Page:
A Sermon for the Seventh Sunday of Easter
Trinity Episcopal Church
in Easton, Pennsylvania
May 16, 2021
Come Holy Spirit, fill the hearts of your faithful and kindle in them the fire of your love. Send forth your Spirit and they shall be created. And You shall renew the face of the earth.
O, God, who by the light of the Holy Spirit, did instruct the hearts of the faithful, grant that by the same Holy Spirit we may be truly wise and ever enjoy His consolations, Through Christ Our Lord, Amen.
Blessed are You, Adonai our God, Sovereign of all, who has kept us alive, sustained us, and brought us to this season.
This evening, at sunset, our Jewish Sisters and Brothers will begin the celebration of the Feast of Weeks, known in Hebrew as Shavuot. It commemorates that moment when, seven weeks or 50 days after Passover, the People of Israel gathered around the base of Mount Sinai as the Prophet Moses—at the height of the mountain—received the Torah, the Law, the Commandments from God.
In Second Temple, Judaism—at the time of Jesus and his disciples—there were three great Pilgrimage Festivals: Pesach (or Passover), Shavuot (or Weeks) and Sukkot (or Tabernacles or Tents). If at all possible, each family would make the journey to the Holy City of Jerusalem to celebrate in the Temple. Of the three festivals, Passover may have been the most popular, but it is quite possible that Shavuot may have been the most important.
Years ago, after having attended my first Seder, while I lived in the Bronx, I had an interesting conversation with a Jewish friend. I told him how deeply touched I had been by the Seder and shared my conviction that this, surely, must have been the transforming moment for the People of Israel. The delivery from slavery and oppression must have been the defining moment. He disagreed, and said that “No, it was the giving and the receiving of the Law which set Israel apart from all the other nations, and which made us into a unique and distinct group.”
Gary then shared with me his own experience of preparing for the Bar Mitzvah. He had been raised in a Jewish family, and had been circumcised and named on the eighth day. So, on some level he might be considered to be Jewish. But, there was something lacking, something missing, something incomplete. As he stood at the bema and chanted the passage from the Torah, he took upon himself the obligation, the commitment of following the Law. He literally became a “Son of the Commandment,” that is what bar mitzvah literally means. No longer was his family responsible for his faith and for his practice. He now took that responsibility upon himself.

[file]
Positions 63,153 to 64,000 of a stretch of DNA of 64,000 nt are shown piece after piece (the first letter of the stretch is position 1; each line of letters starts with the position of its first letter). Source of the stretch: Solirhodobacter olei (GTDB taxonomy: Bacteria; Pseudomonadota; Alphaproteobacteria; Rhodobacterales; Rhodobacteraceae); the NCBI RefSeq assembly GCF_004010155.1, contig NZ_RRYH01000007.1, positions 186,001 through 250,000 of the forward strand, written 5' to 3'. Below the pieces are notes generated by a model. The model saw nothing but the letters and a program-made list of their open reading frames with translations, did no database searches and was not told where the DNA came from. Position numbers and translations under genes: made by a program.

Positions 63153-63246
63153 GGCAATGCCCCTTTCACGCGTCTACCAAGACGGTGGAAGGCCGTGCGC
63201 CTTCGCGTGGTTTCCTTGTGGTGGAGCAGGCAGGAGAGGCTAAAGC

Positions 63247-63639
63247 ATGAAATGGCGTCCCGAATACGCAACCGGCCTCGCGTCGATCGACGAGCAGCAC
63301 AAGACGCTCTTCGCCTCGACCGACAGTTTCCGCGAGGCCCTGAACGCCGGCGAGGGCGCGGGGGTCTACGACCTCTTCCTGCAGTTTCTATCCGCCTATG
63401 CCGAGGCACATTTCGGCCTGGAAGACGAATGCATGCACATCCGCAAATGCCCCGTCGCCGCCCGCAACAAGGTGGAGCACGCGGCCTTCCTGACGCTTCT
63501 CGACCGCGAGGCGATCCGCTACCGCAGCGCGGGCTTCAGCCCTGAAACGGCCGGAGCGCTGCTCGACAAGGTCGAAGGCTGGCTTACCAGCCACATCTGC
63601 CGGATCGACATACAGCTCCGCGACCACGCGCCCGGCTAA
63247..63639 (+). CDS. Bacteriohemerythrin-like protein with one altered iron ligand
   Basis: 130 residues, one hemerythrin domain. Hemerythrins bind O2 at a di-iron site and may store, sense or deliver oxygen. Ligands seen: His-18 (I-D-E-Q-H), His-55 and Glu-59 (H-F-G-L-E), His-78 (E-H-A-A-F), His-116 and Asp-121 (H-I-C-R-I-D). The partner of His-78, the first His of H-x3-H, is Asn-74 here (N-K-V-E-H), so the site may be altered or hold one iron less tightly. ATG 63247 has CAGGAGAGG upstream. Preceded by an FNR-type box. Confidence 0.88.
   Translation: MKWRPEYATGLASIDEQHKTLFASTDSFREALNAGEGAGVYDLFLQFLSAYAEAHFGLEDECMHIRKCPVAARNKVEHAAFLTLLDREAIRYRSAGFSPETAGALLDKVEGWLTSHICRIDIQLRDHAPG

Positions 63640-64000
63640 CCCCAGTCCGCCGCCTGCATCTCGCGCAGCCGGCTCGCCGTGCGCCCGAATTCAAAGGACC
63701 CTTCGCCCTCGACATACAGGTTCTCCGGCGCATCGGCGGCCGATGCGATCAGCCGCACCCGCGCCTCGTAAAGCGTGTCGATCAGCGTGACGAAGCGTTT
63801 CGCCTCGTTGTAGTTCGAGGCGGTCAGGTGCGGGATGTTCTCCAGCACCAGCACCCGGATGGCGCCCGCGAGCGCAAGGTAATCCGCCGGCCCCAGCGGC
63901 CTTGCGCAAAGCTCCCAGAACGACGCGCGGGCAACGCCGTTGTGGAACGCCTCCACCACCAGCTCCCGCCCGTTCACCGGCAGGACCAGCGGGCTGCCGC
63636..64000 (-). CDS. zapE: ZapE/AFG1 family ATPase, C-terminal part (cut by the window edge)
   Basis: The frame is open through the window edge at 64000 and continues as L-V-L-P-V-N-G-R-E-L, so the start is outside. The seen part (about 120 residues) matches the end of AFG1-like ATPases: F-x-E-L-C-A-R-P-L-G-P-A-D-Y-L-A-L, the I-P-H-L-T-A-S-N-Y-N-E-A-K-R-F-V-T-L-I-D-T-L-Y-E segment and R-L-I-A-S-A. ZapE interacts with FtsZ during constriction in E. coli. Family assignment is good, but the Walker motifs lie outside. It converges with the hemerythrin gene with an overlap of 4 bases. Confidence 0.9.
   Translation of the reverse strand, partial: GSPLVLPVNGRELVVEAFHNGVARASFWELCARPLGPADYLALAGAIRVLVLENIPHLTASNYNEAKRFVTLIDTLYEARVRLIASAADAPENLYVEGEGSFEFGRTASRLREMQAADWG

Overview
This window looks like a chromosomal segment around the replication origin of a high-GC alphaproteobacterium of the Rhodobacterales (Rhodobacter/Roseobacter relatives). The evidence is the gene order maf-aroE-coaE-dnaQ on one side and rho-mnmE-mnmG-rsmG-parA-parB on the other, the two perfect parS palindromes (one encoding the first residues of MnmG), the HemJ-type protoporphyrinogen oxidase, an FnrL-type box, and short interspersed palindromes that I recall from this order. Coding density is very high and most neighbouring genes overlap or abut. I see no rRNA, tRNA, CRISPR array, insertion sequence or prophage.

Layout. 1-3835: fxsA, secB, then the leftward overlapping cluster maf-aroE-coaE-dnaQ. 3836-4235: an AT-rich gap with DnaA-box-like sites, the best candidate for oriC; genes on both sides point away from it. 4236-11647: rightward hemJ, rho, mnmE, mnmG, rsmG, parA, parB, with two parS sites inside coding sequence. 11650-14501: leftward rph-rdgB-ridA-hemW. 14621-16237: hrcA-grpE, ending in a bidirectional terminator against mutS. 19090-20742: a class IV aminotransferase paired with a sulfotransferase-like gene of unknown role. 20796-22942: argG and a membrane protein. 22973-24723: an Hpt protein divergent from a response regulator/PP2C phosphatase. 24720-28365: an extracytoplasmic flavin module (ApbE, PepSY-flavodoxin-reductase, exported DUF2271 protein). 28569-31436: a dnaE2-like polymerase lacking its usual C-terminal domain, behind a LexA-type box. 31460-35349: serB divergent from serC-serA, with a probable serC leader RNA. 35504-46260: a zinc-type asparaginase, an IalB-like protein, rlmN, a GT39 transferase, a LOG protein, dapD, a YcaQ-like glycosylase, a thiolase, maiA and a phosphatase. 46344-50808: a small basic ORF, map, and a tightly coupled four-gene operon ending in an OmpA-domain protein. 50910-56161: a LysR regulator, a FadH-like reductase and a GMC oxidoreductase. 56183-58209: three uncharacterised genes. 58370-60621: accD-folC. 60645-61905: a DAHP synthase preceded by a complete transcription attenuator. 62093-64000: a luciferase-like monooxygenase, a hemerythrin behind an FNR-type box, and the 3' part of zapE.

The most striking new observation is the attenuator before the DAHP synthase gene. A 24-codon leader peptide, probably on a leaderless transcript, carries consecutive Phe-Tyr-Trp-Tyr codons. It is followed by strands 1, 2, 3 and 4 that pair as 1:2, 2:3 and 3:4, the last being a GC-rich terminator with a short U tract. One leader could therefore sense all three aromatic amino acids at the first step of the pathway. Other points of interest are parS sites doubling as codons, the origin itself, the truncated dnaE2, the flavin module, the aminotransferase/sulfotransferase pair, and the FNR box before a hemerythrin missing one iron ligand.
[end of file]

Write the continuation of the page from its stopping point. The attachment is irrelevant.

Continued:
Some Jewish mystical thinkers refer to the Sinai experience as the “Marriage between God and Israel.” We speak of “covenants” of the ways in which God enters into a committed relationship of love and compassion. There is a progressive revelation of intimacy and inclusivity as these covenants are revealed (Adam and Eve, Noah, Abraham, Moses at Sinai, King David, and the Prophets). But notice that we do not speak of either Pesach or Sukkot as a covenant-only Shavuot.
In reality, the three Pilgrimage Festivals speak of one reality in three stages. The delivery from Slavery, the giving of the Law, and the time spent wandering in the desert. They speak of a disillusioned and hopeless people who are transformed by the emancipating love of God, who are then willing to take the risk of committing themselves to that God (even though they really have no idea what that will mean for them) and who then morph from freed slaves (with a slave mentality) into independent persons who are finally ready to cross the Jordan River into a land—which they are promised—will be “flowing with milk and honey.”
As an interesting aside, the tradition for Shavuot is to eat dairy products. It recalls the promised, milk and honey, the “sweet gift of the Torah,” and has been described as an unexpected surprise. After all, the kosher requirements and regulations did not exist prior to the giving of the Law. When Moses came down from the mountain and explained the Law, the people suddenly realized that the meat which they had been eating (and the pots in which it had been cooked) was not kosher and could no longer be eaten. And so, to celebrate, they had a dairy meal. Perhaps we could all eat cheesecake to celebrate tonight.?